For MongoDB’s networking layer, there was no one-size-fits-all-cases solution. For some state, it made sense to use persistent structures. For others, shared_ptr was the cleaner, safer solution. We used a hybrid approach that mixed the two solutions.

Technical Challenge #2: Vanishing State (again!)

The picture I gave you earlier ignored aborts, but there are several ways the “lifetime of a request” can be cut short before completing, and that adds several more opportunities to lose state. Say that while sending our command we experience a network error. In this case, there’s no point in continuing our efforts to communicate with the remote host; it is unreachable, so we exit the state machine early, cleaning up the heap-allocated state we've been passing along (depicted below as an envelope):

Network errors can interrupt the state machine

This is fine, because network errors occur on what I call the primary path of execution. This path is shown above in the blue dotted lines. The primary path is the code in bodies of the lambdas of each task in the cycle. This is where we would receive network errors and where we would decide whether or not to enqueue the next task in the chain.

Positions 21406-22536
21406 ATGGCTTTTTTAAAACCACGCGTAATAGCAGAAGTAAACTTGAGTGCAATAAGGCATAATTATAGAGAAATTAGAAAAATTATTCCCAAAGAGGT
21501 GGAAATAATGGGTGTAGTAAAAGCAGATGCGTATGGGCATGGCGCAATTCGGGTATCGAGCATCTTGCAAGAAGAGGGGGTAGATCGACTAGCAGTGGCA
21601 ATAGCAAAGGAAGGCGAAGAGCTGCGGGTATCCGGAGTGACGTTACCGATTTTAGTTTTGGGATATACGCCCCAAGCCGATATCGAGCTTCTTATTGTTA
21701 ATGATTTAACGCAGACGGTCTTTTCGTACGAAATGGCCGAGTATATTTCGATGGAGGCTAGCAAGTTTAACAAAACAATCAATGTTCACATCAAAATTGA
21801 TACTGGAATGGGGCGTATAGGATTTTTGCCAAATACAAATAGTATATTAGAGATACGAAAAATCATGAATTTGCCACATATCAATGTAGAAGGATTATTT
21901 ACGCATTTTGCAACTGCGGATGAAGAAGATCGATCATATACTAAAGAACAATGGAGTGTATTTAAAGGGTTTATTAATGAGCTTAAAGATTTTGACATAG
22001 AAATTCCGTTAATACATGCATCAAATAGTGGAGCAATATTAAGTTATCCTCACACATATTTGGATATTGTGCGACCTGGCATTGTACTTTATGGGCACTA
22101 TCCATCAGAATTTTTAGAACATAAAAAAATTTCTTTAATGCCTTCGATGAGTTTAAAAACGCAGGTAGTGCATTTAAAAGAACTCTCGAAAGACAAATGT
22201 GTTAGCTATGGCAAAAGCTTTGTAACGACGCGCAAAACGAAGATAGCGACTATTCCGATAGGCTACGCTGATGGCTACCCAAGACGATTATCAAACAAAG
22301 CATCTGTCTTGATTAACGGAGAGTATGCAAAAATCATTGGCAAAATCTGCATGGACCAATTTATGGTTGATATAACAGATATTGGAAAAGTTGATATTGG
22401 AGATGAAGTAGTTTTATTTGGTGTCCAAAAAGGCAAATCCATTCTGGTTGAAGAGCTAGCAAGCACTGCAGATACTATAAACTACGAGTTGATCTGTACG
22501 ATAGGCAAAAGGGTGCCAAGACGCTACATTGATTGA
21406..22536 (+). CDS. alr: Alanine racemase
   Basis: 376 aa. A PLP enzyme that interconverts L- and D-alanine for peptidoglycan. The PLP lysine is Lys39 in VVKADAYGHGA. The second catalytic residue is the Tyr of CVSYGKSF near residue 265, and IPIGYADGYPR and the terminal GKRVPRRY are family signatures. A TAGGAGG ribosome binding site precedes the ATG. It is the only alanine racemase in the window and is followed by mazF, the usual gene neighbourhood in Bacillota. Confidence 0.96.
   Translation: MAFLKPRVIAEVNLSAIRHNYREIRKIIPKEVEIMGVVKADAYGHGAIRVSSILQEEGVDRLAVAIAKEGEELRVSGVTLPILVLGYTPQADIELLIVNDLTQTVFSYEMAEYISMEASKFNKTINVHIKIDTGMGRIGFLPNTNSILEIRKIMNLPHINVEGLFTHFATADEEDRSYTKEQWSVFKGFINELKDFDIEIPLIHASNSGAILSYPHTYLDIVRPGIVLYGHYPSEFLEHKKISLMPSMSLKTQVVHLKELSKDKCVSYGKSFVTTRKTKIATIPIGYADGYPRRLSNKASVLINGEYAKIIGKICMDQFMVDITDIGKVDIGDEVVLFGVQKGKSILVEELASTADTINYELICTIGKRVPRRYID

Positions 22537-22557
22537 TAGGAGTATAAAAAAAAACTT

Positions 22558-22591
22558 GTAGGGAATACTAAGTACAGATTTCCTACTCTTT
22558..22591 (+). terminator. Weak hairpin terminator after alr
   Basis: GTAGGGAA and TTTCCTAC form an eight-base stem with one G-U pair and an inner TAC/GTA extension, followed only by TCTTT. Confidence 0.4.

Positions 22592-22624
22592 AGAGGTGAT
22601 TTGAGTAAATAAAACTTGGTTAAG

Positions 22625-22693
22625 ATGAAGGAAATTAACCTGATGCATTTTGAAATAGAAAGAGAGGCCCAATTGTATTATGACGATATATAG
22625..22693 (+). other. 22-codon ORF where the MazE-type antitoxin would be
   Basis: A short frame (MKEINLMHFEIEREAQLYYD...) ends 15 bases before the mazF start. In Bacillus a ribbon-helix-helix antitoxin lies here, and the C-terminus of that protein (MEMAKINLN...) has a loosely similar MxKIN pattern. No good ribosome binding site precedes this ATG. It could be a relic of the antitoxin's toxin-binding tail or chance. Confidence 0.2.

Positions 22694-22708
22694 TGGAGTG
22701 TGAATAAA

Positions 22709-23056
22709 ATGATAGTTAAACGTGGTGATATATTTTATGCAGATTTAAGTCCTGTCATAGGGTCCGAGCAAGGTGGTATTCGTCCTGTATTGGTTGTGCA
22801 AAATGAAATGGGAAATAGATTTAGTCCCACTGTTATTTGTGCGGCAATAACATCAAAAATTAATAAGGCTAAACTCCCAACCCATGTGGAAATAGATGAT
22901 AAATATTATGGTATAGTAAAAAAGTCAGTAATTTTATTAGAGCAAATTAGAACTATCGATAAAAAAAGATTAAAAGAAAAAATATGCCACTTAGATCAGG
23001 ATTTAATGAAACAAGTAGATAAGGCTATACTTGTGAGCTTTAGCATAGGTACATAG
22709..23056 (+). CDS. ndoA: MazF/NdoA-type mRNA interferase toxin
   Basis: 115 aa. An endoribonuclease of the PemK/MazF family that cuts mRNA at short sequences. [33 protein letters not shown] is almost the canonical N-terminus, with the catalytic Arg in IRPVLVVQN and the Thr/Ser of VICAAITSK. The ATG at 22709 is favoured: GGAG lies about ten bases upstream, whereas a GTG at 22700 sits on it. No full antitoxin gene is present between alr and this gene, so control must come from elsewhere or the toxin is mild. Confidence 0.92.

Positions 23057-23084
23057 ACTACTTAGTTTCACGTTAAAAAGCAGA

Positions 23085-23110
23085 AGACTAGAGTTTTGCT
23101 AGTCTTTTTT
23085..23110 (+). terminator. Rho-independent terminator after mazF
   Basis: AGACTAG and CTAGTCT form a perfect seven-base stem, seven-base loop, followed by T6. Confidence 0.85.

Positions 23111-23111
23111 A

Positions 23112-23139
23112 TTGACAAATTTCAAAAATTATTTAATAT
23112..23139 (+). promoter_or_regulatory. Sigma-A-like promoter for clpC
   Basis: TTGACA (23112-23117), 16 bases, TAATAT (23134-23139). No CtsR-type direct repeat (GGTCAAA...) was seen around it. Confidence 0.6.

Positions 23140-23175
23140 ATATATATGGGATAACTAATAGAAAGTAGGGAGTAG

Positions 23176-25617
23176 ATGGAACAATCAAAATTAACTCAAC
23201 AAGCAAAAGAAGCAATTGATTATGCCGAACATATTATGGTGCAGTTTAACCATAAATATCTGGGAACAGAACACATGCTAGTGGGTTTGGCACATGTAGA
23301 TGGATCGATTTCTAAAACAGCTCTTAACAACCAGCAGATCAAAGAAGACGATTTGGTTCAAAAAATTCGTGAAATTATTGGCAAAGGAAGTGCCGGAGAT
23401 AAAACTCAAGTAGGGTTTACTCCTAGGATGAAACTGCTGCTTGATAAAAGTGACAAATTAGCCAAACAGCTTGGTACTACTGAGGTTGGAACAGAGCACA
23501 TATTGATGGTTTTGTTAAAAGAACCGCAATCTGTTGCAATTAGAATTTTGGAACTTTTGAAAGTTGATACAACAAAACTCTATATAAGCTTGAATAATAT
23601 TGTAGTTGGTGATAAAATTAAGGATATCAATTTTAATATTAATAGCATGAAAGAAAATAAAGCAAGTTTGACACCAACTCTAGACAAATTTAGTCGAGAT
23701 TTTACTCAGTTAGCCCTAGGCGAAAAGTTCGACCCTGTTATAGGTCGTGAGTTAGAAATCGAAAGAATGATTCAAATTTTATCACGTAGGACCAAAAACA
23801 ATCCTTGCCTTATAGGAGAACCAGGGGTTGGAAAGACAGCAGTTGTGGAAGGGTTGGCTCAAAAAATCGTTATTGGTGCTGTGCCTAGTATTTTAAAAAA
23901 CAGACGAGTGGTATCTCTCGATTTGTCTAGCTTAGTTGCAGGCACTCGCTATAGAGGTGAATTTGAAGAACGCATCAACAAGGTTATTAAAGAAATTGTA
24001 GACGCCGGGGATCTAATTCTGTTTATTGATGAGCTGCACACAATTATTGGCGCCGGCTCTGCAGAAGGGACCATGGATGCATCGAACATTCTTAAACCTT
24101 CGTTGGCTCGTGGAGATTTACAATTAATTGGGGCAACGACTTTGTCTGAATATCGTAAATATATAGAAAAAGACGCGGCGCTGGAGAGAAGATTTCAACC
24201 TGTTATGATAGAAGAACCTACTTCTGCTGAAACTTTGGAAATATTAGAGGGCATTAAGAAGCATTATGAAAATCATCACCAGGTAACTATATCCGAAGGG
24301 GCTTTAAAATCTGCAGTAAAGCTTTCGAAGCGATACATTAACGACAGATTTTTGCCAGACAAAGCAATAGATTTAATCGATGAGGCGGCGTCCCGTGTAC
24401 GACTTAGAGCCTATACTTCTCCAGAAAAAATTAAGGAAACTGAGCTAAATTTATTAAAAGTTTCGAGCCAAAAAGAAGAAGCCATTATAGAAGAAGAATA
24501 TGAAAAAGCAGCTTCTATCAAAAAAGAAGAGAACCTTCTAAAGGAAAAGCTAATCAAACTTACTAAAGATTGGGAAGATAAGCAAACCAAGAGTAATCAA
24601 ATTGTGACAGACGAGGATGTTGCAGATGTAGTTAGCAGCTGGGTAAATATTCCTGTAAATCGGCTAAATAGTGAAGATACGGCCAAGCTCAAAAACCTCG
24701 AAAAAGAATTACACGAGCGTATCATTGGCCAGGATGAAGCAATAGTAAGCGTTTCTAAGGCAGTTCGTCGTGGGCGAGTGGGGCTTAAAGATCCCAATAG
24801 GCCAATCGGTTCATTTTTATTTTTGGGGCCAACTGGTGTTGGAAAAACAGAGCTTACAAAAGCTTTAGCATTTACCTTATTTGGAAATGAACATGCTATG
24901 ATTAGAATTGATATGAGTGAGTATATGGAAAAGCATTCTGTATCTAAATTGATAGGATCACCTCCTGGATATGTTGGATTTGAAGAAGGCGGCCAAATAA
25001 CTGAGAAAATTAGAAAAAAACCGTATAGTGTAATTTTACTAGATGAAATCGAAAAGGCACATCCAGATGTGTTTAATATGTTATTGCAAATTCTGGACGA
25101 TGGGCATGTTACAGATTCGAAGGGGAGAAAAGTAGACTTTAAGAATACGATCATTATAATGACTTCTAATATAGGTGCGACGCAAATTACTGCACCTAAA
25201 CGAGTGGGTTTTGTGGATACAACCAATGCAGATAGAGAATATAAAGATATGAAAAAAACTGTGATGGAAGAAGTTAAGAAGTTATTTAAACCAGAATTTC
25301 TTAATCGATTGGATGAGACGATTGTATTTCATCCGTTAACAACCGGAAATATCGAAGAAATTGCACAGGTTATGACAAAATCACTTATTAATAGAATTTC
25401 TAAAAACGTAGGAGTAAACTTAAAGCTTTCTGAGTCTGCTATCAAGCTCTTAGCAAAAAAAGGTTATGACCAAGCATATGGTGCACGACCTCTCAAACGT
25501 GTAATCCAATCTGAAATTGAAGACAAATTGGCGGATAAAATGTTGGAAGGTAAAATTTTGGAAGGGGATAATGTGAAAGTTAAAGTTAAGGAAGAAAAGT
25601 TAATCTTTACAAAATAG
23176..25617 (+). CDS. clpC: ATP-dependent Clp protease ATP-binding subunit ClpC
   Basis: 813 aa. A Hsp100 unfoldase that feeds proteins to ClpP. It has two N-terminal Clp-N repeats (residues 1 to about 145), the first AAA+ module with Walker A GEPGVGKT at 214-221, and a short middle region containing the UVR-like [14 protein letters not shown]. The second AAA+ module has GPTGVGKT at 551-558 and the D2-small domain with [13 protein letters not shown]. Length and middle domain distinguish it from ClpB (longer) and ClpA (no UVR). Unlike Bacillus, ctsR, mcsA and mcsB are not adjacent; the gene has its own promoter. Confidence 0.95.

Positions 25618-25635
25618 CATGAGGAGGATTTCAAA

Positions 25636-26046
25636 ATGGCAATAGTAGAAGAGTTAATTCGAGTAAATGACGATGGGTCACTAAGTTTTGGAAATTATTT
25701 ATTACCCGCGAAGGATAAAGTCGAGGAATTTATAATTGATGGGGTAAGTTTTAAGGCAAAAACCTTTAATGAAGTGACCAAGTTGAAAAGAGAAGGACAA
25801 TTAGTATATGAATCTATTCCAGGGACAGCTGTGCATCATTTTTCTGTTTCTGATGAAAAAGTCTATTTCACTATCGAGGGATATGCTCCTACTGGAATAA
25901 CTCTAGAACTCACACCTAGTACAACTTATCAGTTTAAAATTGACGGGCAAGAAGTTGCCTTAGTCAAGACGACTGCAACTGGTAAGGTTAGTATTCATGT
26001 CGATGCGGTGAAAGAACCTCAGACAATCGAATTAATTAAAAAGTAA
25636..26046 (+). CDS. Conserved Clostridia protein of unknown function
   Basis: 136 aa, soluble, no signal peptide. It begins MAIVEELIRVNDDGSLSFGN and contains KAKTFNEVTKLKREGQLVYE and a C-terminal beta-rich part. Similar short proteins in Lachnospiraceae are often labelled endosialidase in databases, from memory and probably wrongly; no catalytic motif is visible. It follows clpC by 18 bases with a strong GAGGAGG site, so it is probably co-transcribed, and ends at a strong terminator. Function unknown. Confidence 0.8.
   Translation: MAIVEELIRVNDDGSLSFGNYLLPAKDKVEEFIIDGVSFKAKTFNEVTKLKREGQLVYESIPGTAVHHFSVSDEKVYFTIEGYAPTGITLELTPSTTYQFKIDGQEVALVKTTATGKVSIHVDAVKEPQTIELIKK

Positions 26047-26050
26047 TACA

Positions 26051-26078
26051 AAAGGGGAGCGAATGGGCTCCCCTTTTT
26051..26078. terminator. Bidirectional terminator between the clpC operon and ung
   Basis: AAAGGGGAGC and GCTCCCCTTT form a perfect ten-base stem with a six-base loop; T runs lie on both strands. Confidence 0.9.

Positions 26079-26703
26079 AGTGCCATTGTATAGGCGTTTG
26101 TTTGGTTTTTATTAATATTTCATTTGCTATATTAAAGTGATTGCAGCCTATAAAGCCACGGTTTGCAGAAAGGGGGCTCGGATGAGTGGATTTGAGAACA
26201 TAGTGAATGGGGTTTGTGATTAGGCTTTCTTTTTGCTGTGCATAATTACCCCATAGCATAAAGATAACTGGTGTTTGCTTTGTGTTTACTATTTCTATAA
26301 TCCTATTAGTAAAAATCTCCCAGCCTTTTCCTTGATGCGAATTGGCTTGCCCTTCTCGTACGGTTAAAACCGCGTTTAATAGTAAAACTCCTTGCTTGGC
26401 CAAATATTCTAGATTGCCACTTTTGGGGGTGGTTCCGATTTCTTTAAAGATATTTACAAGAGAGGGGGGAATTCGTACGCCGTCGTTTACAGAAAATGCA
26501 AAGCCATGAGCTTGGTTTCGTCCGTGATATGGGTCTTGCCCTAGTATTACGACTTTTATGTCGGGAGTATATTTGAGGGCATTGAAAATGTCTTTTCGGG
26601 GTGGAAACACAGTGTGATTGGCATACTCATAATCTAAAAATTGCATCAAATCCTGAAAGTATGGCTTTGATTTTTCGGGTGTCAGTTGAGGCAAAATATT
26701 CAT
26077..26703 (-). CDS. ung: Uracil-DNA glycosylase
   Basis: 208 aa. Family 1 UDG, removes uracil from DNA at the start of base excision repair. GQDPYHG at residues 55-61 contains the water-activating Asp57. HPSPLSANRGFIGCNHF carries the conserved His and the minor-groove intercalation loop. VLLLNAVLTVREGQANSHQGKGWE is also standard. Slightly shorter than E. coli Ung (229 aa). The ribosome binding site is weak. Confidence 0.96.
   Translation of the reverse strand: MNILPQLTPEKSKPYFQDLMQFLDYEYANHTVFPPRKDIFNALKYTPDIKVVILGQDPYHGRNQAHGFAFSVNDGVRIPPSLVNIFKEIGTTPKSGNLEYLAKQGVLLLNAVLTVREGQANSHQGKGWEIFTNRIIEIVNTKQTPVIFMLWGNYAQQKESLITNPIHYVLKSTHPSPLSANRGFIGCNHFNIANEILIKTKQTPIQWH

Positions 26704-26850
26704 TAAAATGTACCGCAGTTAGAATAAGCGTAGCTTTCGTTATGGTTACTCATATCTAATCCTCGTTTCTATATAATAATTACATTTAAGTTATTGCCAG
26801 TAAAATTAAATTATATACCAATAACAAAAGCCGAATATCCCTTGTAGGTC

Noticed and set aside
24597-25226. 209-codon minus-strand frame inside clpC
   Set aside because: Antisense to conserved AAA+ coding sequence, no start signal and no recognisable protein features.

A network request can also get cut short if a mongos thread decides to cancel it. Say mongos is running a find command with a limit of 5 results. If we’ve already received 5 records from one shard, we might as well cancel any outstanding requests to other shards.

A mongos thread might cancel the request during a network operation

Our first approach to cancellations was to forcibly cancel the operation from the mongos thread. The mongos thread would clean up some state, mark the op as cancelled, and that was that!

Except it wasn’t. The mongos thread runs on a secondary path of execution, shown above in the solid red lines. If the “send command” task, a lambda on the primary path, was already running or enqueued on the engine, it would not know its operation state had been stomped on. When “send command” completes, it will attempt to continue the state machine:

The primary path might miss a mongos cancellation

This, as you’ve probably guessed, is bad. The memory containing that state might have been reused for another operation by then, for example.

One path to rule them all

To prevent such mishaps, we enforced a rule: only the primary path can end a task, because only the primary path has complete knowledge of the operation.

We first implemented this using a simple cancelled flag that was stored with the operation.

// Basic “network operation” class
class NetworkOp {
    bool cancelled;
}
// Secondary path
cancel(NetworkOp *op) {
    op->cancelled = true;
}
// Primary path
if (op->cancelled) {
    done(op);
}